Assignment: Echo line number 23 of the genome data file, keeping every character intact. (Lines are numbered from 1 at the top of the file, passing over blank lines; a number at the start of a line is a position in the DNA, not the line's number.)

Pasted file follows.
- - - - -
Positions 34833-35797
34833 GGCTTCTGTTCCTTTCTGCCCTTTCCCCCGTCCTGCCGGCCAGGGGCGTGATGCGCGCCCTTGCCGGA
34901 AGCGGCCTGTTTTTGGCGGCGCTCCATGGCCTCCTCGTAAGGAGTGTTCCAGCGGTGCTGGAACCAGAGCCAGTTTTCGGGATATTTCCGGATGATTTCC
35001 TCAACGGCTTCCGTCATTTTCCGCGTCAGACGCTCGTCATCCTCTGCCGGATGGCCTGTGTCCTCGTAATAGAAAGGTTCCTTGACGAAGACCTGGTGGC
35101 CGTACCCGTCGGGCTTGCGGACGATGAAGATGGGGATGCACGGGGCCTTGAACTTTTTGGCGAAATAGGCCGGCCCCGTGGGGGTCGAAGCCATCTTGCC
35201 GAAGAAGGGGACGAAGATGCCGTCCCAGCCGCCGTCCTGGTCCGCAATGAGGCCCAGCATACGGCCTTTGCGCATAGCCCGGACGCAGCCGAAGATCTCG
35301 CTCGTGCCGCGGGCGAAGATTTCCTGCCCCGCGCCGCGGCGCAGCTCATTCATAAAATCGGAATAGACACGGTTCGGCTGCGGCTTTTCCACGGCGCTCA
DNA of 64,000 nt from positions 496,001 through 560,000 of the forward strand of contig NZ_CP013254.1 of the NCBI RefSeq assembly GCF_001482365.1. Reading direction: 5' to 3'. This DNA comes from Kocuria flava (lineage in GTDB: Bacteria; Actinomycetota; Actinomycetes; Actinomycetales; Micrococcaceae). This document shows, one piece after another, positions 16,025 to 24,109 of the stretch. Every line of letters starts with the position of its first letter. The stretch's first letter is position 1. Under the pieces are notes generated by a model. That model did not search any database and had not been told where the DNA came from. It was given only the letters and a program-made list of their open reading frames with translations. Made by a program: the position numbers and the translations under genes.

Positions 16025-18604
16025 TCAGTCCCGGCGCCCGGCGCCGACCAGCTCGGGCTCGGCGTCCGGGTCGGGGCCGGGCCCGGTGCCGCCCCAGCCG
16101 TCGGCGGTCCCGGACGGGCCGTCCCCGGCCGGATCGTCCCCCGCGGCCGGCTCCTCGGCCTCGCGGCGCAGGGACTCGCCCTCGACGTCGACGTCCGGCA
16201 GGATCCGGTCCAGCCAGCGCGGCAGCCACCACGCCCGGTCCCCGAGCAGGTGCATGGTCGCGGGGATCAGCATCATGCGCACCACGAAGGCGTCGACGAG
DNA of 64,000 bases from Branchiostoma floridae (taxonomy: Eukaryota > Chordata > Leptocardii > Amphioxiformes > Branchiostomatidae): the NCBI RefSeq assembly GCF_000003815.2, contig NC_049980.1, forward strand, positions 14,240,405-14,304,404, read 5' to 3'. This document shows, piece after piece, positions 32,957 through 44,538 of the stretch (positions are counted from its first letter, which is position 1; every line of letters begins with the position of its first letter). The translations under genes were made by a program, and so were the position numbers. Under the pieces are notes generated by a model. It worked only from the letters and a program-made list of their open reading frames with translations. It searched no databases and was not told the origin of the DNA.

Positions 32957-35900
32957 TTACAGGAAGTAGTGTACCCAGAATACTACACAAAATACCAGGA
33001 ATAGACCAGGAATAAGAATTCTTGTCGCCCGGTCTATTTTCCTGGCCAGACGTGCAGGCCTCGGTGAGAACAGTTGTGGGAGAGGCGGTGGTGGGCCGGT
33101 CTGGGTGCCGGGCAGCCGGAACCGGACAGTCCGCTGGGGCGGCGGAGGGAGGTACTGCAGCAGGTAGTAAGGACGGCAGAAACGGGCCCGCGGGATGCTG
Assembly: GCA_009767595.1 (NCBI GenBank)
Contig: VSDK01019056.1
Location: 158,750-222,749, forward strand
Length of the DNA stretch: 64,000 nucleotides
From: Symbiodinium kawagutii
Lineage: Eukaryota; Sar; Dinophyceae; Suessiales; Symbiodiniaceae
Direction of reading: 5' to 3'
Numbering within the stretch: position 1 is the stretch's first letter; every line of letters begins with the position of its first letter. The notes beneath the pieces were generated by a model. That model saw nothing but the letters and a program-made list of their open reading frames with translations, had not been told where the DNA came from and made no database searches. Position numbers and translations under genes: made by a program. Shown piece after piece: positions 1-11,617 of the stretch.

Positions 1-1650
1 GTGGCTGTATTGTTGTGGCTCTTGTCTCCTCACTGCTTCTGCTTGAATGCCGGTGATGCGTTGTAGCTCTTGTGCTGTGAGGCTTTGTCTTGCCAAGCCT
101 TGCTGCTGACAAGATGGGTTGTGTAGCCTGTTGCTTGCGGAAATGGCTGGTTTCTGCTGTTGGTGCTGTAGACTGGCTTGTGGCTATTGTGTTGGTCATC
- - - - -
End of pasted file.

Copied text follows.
Lineage: Eukaryota; Sar; Dinophyceae; Suessiales; Symbiodiniaceae